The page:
Sunday, September 12, 2010

Youth Golf: It's a Team Game

Before the golf match, the coach told the team that every shot counts. He told them to keep their cool and do not let one bad shot lead to more bad shots.

Yesterday, my son's team came in second in a big regional tournament. They lost 285 to 287. They lost by a meager two strokes. 

There are six golfers active on a team during a match. The final score is made up of the four lowest scores among the six golfers. Yesterday my son shot a 77 and had the 3rd best score on his team. He shot a 77 despite getting a 9 on the 8th hole. He shot a 46 on the front (Par 35) and a 31 on the back (Par 27). 

After the match, two of the players were needling my son about his 9 on number 8. They reminded him that if he did not blow up on that hole they would have won. The two players needling him the most were the two golfers whose scores did not count at all. 

My son laughed it off while he reminded them that the team would have come in second if they did not even get out of bed. 

The Main Point

During a golf tournament every single player can look back at his or her game and find one or two shots that they could have played better to save a stroke or two. It might have been a errant drive that went OB. It might have been a short putt that lipped out. Of course every player can look back on their game and find one or two lucky shots saved a stroke or two. I might have been a shot through the trees that did not hit a single limb. It might have been a 40 foot putt. Golf is a team game.

Game 122

I walked and watched the entire 18 holes of Nic's match. Well actually, I missed the 8th hole. It started to rain and I ran back to the car to get an umbrella. That's the hole he blew up on. The 8th hole is a tricky par 4 hole with a huge tree that blocks the left side of the green and OB that runs down the right side. The green can be reached in one, but target golf is probably the better play. My son is aggressive at this stage of his golfing career.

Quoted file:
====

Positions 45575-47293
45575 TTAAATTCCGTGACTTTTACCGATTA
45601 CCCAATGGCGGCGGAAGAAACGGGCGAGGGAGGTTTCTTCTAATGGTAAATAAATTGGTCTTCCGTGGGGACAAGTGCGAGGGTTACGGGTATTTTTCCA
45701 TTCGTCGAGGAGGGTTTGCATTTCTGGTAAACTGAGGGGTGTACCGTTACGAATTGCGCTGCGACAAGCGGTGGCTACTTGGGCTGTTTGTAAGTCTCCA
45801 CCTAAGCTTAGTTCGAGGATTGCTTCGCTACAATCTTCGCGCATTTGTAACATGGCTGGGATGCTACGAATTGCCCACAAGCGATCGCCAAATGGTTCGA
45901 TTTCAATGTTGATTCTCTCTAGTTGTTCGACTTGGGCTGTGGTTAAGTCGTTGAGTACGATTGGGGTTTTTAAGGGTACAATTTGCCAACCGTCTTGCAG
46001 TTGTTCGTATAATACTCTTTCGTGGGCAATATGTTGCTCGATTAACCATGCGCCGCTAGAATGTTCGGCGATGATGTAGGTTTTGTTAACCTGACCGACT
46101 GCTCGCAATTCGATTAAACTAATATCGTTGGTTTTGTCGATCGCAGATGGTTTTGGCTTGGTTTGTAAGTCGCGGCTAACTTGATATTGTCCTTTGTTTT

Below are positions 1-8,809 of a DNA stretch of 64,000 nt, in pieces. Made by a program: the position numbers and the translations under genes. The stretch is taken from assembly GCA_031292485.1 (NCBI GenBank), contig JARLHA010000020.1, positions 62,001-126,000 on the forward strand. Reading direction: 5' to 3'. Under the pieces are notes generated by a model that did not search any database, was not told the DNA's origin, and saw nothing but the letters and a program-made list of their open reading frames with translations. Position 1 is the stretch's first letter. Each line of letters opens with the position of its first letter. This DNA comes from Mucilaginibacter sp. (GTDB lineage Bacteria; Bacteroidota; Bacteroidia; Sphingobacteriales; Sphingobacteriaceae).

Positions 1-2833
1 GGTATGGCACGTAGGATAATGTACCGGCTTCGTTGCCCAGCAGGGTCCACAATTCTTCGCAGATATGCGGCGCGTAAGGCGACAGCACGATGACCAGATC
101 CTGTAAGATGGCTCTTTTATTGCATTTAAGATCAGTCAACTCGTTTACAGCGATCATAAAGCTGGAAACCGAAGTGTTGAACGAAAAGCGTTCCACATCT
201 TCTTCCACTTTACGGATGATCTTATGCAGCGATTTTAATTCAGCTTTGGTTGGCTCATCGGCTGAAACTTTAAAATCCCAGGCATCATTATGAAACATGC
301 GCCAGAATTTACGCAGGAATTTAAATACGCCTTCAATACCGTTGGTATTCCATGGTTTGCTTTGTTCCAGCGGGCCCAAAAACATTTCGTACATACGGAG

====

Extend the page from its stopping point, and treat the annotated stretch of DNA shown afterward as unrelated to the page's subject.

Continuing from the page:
He approached the tee with a driver in his hand and rain dripping off his visor. He approached the hole with the intent to put the ball near the green. He pulled his first aggressive drive OB into the woods. He got mad and tried to make up for it with an even bigger drive. He again pulled the drive into the woods. He ended up getting a 9 on the hole. He did not heed the coach's advice and let one bad shot turn into two. He almost let two bad shots turn into three.

He approached to par 4, 236 yard 9th hole still seething. The hole is a dog leg right with trees protecting the green. I was standing under my umbrella next to the green, I did not have time to get to the tee after my run to the car. I got down as low as I could to see Nic on the tee box from under the trees. I could see the swing and then I could hear the ping of the ball making contact with the driver. Then I could hear the ball clipping the top of the trees. I scattered to avoid getting hit with the ball. The ball landed 10 feet to my right and darted passed several trees trunks and rolled up to the green. He was about 10 feet short of the green and 20 feet from the pin. It was a good shot. It was a lucky shot. He later told me that he swung his club as hard as he could still angry about the 8th hole. I told him to remember what his coach had said that every shot counts. He calmed down and had one of the lowest rounds on the back nine.

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